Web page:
Bear Sterns Rise and Fall

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The rise and fall of Bear Stearns

Bear Stearns, the fifth largest investment bank in US, was established as an equity-trading house in 1923 by Joseph Bear, Robert Stearns, and Harold Mayer. Its headquarters was located in New York City with offices in the major US cities, South America, Europe, and Asia, employing more than 13,500 people around the world. The firm survived every major crisis like the Great Depression, World War II, the 1987 market crash, and the 9/11 terrorists attack and never had a losing quarter in its history until December 2007, when Bear Stearns announced the first loss for about $854 million.

1. Failure Analysis:

1.1. Major factors that contributed to Bear Stearns failure
After the 9/11
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The result was a private bailout by the major financial firms and supervised by the Federal Reserve. Bankers Trust, Barclays, Chase, Credit Suisse First Boston, Deutsche Bank, Goldman Sachs, Merrill Lynch, JP Morgan, Morgan Stanley, Salomon Smith Barney, and UBS agreed to contribute with $ 300 million each one, while Société Générale invested $125 million and Lehman Brothers and Paribas did the same thing with $100 million.
The only bank that refused the join the syndicate was Bear Stearns. In the Bear Stearns case, the sudden collapse of the firm and the impossibility to calculate the risk of taking Bear’s mortgage holdings forced the Federal Reserve to be involved actively into the bailout instead of the “advisory” role it took in the LTCM case 10 years earlier.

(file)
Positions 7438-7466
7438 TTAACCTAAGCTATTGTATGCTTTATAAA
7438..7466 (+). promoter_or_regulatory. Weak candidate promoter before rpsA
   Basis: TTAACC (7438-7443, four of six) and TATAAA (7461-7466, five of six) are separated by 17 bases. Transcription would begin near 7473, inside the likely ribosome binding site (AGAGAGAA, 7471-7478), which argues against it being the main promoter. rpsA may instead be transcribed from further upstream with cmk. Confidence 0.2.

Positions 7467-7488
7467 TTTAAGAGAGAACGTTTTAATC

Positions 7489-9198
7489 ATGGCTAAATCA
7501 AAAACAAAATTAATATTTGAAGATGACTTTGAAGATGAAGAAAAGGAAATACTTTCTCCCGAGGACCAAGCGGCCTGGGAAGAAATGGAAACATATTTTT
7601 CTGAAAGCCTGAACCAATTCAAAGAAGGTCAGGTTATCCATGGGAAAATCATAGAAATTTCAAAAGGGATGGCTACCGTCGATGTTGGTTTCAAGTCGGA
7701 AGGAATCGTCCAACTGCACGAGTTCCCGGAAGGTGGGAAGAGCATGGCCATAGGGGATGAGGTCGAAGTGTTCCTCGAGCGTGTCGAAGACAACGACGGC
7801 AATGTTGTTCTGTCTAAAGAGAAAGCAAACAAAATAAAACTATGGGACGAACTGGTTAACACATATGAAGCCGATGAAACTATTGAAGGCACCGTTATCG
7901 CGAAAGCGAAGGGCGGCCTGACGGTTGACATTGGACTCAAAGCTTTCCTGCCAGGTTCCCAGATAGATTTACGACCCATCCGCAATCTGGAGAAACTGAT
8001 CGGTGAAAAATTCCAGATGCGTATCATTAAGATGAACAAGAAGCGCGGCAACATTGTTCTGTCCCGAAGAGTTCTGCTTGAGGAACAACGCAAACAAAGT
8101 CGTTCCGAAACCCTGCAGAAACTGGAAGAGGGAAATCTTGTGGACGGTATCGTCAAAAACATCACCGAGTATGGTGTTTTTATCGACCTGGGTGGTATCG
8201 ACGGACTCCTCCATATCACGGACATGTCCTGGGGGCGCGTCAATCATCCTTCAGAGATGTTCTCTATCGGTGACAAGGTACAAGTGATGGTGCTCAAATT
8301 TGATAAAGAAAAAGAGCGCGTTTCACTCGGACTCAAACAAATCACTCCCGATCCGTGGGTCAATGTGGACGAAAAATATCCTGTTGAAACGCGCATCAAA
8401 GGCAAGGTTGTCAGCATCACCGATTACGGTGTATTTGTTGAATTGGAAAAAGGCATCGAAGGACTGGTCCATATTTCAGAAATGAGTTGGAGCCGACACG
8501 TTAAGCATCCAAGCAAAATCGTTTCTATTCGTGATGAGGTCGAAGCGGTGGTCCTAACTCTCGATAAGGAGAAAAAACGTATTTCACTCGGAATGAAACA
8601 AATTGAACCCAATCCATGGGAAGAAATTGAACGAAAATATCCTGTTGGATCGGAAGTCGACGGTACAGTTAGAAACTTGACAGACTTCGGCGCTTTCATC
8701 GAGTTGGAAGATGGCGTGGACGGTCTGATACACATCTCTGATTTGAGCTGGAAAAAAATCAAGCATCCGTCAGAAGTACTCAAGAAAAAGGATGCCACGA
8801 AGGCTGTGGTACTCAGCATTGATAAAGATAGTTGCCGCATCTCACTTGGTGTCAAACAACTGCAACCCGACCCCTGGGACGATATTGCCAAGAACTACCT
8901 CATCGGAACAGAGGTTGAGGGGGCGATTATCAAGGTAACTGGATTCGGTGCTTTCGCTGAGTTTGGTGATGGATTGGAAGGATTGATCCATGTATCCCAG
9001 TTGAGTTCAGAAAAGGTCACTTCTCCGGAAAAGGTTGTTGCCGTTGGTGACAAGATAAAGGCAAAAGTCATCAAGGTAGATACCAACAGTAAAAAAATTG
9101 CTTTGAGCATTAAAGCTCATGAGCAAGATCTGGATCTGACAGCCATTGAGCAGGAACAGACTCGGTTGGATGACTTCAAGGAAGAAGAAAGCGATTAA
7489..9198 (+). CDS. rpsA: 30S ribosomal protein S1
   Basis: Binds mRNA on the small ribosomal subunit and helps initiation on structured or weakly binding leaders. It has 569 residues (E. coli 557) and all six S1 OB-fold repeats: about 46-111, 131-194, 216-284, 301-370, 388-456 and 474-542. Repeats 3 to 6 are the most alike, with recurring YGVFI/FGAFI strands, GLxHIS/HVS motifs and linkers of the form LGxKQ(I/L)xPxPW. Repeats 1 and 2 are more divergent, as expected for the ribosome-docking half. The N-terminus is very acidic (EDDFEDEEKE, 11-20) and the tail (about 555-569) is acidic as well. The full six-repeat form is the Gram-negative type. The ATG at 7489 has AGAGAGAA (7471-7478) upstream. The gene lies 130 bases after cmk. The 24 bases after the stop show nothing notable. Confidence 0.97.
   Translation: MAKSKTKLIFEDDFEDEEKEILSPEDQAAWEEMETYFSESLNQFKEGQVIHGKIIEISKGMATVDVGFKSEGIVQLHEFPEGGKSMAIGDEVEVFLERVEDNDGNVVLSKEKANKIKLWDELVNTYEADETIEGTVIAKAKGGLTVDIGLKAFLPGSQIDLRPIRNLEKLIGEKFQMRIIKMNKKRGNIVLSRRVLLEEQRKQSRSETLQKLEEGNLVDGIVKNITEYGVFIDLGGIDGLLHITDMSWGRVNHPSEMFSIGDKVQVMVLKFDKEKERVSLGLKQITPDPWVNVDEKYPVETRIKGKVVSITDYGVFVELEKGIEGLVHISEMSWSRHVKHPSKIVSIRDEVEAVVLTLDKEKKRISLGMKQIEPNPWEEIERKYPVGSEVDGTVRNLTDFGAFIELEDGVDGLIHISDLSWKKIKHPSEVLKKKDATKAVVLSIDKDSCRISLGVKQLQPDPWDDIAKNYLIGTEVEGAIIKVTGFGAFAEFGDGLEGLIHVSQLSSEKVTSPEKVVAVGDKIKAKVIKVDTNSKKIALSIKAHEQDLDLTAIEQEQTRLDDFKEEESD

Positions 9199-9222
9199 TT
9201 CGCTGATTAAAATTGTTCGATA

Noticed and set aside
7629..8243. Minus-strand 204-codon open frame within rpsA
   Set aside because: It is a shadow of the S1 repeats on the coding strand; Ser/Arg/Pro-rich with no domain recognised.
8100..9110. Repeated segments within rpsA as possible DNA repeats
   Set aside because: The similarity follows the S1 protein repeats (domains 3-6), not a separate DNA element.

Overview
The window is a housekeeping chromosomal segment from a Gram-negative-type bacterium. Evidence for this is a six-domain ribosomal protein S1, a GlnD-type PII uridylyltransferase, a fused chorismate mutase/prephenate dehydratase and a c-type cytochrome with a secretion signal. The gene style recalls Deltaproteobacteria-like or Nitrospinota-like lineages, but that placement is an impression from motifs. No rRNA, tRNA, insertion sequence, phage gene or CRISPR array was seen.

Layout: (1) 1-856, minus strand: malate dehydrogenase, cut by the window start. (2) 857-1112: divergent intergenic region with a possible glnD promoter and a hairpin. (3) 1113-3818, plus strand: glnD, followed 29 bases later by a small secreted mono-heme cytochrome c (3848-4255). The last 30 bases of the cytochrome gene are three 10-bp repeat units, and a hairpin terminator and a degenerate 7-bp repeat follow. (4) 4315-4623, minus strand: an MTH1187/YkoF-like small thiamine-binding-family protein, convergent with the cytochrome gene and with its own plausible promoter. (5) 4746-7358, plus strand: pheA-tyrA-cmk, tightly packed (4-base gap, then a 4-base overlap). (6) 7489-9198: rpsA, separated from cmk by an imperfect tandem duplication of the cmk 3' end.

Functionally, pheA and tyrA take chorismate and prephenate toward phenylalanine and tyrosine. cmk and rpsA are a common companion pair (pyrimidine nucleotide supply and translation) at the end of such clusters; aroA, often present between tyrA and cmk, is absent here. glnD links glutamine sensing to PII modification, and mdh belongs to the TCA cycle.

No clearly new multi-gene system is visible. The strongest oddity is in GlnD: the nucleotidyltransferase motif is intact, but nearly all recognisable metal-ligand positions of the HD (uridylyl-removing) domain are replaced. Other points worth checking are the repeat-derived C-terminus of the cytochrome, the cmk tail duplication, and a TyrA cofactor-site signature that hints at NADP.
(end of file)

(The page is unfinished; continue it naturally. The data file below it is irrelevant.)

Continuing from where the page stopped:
1.4 What could Bear Stearns have done differently to avoid this fate?
In the early 2000’s, after the Federal Reserve dropped the interest rate and raised the money supply trying to control the crisis produced by 9/11 terrorist attacks, the firm’s directors should have been more disciplined with the financial strategies, especially the ones related with hedge funds who made poor quality investments. Furthermore, the failure to evaluate the risk, to diversify the portfolio, and to control the use of high leveraging was driven by the need to justify the enormous
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